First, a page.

Date Posted: 
Thursday, June 22, 2023

The Washington State Department of Financial Institutions (DFI), Securities Division has received a complaint from a Washington resident regarding (“Btrade”), a purported cryptocurrency trading website offering high-yield investment programs (“HYIPs”). The Btrade website appears to have been taken down.

The investor was introduced to Btrade by an individual named “Lily,” whom they met on Twitter. The conversations quickly moved from Twitter to WhatsApp. After developing a personal relationship, Lily introduced the investor to “Chris,” who described himself as a professional trader that assisted clients with trading on the Btrade website. Chris encouraged the investor to use the cryptocurrency in their Btrade account to invest in publicly traded stocks. Chris promised the investor would receive up to a 200% return on their investment (“ROI”).

Chris instructed the investor to create accounts with Coinbase and Btrade.  Chris sent the investor weekly trade offers that included the investment amount and purported ROI. Chris pressured the investor to invest quickly and frequently, claiming that the offers were time sensitive and that the investor would not be charged withdrawal fees or penalties if they invested more frequently. The investor invested over $77,500 in Bitcoin (“BTC”) and Ethereum (“ETH”) with Btrade. After investing, the investor’s account purportedly grew to $337,000. There is no evidence that the investor’s cryptocurrency was ever used to invest in stocks.

Chris told the investor that to withdraw funds from their Btrade account, they need to have a minimum balance of $100,000 in their account. Chris changed the minimum balance several times. Once the investor met the minimum balance, Chris demanded the investor pay various fees such as a maintenance fee, transfer fee, certificate fee, etc. These fees were not disclosed to the investor prior to investing with Btrade.  

After paying the fees, Chris informed the investor that their bank would not accept payments from Btrade. When the investor offered to transfer the funds to their Coinbase account, Chris requested the investor’s Coinbase login, including the password in order to “link” their account to Btrade. The investor refused. Chris, then, pressured the investor to transfer funds to an online bank called Detrobank (, claiming previous clients were successful in withdrawing their Btrade funds from Detrobank. This appears to be a fraudulent online banking portal. The website appears to be taken down.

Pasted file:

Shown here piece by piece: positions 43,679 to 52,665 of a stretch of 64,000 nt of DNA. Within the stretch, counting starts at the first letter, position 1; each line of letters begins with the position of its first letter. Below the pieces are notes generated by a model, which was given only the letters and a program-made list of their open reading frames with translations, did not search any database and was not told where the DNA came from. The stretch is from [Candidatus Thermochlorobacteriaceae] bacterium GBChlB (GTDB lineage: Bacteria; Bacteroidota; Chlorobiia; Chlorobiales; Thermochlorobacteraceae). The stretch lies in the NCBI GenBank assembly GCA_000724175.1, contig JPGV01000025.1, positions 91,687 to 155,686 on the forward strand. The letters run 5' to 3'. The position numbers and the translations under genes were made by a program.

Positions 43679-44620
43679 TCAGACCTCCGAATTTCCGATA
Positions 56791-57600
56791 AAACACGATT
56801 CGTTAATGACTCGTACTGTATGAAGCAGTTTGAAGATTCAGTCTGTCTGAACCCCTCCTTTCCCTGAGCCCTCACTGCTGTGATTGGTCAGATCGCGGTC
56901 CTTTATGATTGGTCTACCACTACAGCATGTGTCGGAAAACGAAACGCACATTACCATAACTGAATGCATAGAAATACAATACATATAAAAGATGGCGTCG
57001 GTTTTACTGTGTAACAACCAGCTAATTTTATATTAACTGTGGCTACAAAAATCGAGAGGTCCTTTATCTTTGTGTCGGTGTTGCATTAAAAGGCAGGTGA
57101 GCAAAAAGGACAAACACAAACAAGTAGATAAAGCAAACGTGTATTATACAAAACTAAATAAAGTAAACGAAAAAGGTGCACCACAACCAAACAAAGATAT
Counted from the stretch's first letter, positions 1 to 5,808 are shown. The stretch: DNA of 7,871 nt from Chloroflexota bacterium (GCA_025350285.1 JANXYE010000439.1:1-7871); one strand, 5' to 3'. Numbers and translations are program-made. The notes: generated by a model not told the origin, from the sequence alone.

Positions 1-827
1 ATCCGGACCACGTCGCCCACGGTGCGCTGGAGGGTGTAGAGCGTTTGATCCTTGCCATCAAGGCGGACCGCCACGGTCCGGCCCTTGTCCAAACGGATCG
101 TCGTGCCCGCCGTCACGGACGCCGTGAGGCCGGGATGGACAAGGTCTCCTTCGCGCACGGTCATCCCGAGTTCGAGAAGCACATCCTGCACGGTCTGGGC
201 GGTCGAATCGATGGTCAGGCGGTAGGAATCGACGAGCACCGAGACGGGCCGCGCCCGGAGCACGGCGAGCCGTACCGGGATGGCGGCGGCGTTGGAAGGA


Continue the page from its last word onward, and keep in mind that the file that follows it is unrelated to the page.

The investor never received their funds and was locked out of their Btrade account. The investor attempted to email Btrade but the emails bounced back. The investor lost, including withdrawal fees, a total of $132,173.46. These allegations have not been verified by DFI.

This complaint contained several other red flags indicating fraud (which have also not been verified by DFI), including:

After being locked out of their Btrade account, Chris attempted to have the investor transfer funds to another cryptocurrency HYIP, Bittinvestment ( The transfer would result in a $12,340 “Btrade fee.” This website appears to have been taken down.

Later, it was discovered that “Lily” was impersonating a real person, an actress named Lily. The impersonator’s Twitter handle and account was nearly identical to the real Lily

While trading with Btrade, Lily pressured the investor to loan her money on numerous occasions to help finance a film. Chris also pressured the investor to loan money to Lily.

This appears to be what is commonly called a “Pig Butchering Scheme." Learn more about pig butchering scams.

It also appears to be an “Advance Fee Scheme.” Learn more about advance fee scams.

DFI urges consumers to exercise extreme caution before responding to any solicitation offering investment or financial services. In addition:

  • Do not give out personal identifying information such as banking information, Social Security Number, copies of your passport, or any other sensitive information to anyone online or to a website that you do not know is legitimate.
  • Be cautious of individuals who pressure you to buy right now. 
  • Verify the legitimacy of individuals or firms offering any investment opportunity. Double check the names of websites or account profiles for misspellings that may indicate the individual may be an imposter. 
  • Ask questions and research any investment opportunity presented to you before investing

Investment professionals need to be licensed with DFI to offer investments to Washington residents. In addition, most investment products sold need to be registered with DFI. To check the licensing status and to find out if there are any complaints against an investment professional or investment product, please visit FINRA Brokercheck or contact the Washington State Department of Financial Institutions, Securities Division at (360) 902-8760. If you live outside of Washington State, contact your state securities regulator.

If a consumer believes a person or company has violated state law or acted improperly regarding an investment product or service, they may file a formal complaint with the Securities Division.

Additional Resources

Virtual Currency, Cryptocurrency, and Digital Assets Information for Consumers

Information regarding investing strategies, investment products, and how to protect yourself from fraud

Social Media and Investment Fraud